Canada has long had a love/hate relationship with foreign direct investment (FDI). FDI brings economic activity and jobs but conjures up fears of foreign takeovers, especially by the United States.
A dispassionate analysis of the evidence shows that the benefits of foreign investment far outweigh any real or imagined drawbacks. Foreign firms operating in Canada are more innovative and productive than their Canadian counterparts, and they pay higher wages. More importantly, they import significant amounts of technology from their parent companies, and the benefits of these technologies spill over to domestic firms. In addition, though the stock of inward FDI did increase somewhat as a share of GDP in the late 1990s, it has held steady since then at just over 30 percent — the same share as in 1970.
Worries about corporate takeovers and the “hollowing out” of high-value head office functions in Canada are also misplaced. Foreign takeovers have actually increased head office activities in Canada in recent years, because foreign firms typically find it to their advantage to keep such activities geographically close to their Canadian operations.
Despite these benefits, Canada has been losing its attractiveness as a destination for foreign investment, particularly in the wake of continental free trade. Canada’s share of global inward foreign investment has fallen since the mid-1980s, because firms are increasingly locating their production facilities in the United States or Mexico to serve the entire North American market.
The debate about foreign investment in Canada ignores the fact that Canadian multinationals have quietly become major players in the global marketplace. Canadian direct investment abroad has exploded in the past 30 years, and Canadian firms now own more foreign operations (in terms of dollar value) than foreign companies own in Canada. Far from exporting jobs, this investment abroad serves primarily as a beachhead for market expansion, stimulating domestically produced exports and high value added head office activities such as engineering and design. ...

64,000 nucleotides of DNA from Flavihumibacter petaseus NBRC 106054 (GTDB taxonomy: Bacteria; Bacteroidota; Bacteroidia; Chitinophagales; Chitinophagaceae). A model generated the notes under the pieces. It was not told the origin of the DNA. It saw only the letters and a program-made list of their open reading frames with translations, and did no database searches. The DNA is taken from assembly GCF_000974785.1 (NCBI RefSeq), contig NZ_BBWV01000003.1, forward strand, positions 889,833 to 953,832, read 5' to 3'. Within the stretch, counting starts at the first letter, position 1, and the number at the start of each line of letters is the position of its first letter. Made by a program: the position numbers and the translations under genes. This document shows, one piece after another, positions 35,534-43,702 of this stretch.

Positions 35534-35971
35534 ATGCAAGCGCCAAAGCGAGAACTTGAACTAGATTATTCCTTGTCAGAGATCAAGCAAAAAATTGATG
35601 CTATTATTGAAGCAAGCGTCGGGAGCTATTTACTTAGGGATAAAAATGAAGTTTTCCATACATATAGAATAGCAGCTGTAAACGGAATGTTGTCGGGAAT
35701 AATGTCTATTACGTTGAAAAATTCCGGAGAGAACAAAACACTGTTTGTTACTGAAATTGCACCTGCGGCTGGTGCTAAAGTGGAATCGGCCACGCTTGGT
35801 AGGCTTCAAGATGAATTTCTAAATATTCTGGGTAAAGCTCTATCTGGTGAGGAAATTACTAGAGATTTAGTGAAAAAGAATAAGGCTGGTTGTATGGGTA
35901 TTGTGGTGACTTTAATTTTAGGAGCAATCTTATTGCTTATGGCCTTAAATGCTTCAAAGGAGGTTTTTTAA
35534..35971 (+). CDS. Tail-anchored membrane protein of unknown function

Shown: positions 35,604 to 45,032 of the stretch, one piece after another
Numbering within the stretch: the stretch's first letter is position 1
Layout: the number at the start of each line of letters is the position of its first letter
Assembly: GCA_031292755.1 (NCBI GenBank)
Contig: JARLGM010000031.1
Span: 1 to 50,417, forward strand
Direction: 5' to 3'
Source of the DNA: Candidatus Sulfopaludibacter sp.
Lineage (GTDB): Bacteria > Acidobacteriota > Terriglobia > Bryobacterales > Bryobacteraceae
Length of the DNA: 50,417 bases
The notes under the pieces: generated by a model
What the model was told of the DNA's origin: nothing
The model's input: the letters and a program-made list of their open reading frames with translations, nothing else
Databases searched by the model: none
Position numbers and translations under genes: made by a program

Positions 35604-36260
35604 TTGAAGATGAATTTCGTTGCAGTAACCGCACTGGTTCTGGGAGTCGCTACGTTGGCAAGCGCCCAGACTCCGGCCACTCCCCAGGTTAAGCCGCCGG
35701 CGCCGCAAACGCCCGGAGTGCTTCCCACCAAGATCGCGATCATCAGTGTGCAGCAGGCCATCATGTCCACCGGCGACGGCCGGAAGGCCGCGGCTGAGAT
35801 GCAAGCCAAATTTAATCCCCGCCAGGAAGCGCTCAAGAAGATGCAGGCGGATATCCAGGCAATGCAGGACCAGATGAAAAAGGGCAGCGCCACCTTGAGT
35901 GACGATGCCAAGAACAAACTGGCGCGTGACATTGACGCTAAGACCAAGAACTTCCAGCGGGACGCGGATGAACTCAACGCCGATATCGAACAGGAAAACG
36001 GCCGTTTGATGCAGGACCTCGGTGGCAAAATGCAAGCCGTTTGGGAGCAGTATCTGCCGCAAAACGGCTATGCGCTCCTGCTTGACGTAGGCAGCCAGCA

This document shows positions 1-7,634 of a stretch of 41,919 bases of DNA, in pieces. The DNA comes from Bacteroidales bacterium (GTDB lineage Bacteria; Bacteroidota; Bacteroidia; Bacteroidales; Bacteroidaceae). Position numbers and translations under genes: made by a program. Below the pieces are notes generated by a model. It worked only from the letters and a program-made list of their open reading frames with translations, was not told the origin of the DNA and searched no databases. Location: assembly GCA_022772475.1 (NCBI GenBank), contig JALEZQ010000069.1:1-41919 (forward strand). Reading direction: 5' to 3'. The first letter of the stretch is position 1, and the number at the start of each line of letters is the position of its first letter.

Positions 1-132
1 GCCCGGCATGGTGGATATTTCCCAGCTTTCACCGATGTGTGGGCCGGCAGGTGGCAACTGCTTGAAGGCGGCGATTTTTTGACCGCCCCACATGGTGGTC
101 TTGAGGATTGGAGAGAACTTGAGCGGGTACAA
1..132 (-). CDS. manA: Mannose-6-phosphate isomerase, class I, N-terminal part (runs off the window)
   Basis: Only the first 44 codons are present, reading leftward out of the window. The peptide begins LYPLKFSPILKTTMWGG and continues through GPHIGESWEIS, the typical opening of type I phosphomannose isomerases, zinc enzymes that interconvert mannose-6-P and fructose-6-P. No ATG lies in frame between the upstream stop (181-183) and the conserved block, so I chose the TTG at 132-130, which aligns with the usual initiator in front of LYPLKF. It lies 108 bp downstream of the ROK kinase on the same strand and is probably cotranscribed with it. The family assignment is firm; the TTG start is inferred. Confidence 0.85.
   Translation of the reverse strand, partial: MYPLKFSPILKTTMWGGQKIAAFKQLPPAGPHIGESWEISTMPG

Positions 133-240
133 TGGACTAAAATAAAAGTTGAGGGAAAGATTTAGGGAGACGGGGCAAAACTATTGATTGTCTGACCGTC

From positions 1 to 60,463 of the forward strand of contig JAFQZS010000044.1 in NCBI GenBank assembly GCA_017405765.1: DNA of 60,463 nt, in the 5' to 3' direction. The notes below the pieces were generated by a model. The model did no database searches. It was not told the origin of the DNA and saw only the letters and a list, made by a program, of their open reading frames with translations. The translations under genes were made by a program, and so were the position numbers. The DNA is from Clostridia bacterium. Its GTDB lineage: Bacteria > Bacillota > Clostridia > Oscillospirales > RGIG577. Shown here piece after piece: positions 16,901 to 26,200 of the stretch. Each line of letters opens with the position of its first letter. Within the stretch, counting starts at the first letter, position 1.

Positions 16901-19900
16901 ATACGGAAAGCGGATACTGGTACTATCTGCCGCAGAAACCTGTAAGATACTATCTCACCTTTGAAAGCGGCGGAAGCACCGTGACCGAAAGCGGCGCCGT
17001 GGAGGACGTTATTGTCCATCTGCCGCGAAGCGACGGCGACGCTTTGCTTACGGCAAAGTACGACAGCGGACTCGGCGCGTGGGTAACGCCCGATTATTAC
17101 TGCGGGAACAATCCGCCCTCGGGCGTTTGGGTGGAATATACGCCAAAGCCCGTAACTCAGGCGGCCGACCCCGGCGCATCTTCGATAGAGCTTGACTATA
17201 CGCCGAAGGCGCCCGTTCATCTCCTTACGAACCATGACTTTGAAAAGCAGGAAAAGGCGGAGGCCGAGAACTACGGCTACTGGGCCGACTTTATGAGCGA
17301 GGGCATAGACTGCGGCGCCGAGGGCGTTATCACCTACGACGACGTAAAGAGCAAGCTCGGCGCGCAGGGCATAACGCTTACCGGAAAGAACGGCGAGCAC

Canada has moved from being predominantly a host economy for foreign investment to being an important source economy. These investments into the global economy, for the most part, have opened foreign markets for Canadian exports, and have thus stimulated Canadian domestic investment and employment. Furthermore, outward FDI increases demand for domestic head-office activities that go beyond straight “exports” (such as engineering and design). ...
There is a stark difference between the environment today and that of 1970. Expressed as a share of GDP, Canada’s inward FDI is about the same as it was in 1970, but outward FDI is much higher. This means that the cost of “protecting” the Canadian economy by further restricting inward FDI is much higher than before in the sense that any retaliatory restrictions by other countries would have very large adverse effects on the growing stock of Canadian investment abroad. ...
[A]ny reductions in FDI designed to avoid tariffs were overwhelmed by the expansion of trade and investment flows brought on by the globalization of supply chains that broader continental free trade agreements enabled.